While infection rates in Limpopo remain low, premier Stanley Mathabatha told media that it took 10 000 volunteers to conduct the province’s mass screening.
Health e-News caught up with 34 of these health care workers on the last day of screening at Mphego village.
The workers say they worked around the clock to ensure that they screened everyone living in the demarcated villages within the Thulamela local municipality. Other villages they visited included Dumasi, Budeli, Tshikhudini, Tshiulungoma and Lufule.
Asking to remain anonymous one of them relayed how difficult it was for 34 people to screen thousands of households.
“We did encounter challenges such as having to spend several minutes explaining to some of the residents the reasons of our visits to their homes but in the end I can confidently say that we did our best”, she says.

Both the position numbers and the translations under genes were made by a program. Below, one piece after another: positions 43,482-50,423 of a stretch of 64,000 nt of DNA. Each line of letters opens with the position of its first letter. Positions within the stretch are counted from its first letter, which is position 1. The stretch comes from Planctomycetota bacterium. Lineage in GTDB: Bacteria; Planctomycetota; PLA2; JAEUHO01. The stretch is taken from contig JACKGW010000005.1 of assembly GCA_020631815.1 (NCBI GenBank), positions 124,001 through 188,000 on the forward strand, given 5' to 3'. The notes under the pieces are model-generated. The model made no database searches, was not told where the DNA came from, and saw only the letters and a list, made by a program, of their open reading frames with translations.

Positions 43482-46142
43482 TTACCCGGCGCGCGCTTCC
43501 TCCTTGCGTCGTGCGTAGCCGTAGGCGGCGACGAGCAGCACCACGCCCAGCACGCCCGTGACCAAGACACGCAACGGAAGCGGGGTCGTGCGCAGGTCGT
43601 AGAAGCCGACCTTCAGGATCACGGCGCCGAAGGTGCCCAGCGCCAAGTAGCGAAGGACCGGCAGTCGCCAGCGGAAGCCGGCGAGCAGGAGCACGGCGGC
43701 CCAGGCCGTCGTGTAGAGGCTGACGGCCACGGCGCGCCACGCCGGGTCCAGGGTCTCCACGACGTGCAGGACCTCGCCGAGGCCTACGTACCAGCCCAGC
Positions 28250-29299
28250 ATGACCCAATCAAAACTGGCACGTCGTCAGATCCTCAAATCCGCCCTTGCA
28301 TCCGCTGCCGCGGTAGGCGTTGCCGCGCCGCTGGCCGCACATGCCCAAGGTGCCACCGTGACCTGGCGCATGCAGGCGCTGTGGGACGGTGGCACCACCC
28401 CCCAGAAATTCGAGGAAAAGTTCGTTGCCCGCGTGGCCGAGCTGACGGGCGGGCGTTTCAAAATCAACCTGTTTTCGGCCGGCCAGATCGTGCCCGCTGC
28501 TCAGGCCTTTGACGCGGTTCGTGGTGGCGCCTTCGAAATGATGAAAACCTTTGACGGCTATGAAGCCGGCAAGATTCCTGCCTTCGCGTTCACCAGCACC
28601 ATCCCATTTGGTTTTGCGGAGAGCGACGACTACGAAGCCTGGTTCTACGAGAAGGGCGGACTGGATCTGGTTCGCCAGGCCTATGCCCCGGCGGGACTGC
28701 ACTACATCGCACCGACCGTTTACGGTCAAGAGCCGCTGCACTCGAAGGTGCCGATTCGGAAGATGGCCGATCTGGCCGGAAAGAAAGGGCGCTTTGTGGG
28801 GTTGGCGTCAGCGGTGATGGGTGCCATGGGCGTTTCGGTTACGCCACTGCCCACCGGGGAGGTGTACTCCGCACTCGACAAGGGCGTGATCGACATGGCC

She further says: “I am happy that most of the residents cooperated with us properly by allowing us to do our job which we were sent to do by the department of health”.
Munzhenzhi Mafune from Mphego village believes government is handling the pandemic in the best way possible.
“For the government to be able to send health workers to our rural villages shows that they care about our health and survival. I believe that if all of us obey what we are being told we might be able to overcome this pandemic. I have been obeying almost everything which we are being told such as staying at home and washing my hands all the times”, she says.
But some residents were dissatisfied with the process.
Fungisani Mashau, from Mashamba village, outside Elim says it was not as thorough as he expected.
“I was expecting that the mass screening process will be conducted the same way they are doing during roadblocks, were they also check one’s temperature. Because by only asking questions some people might lie and say they do not have any form of symptoms when they do have”, says Mashau. – Health-e News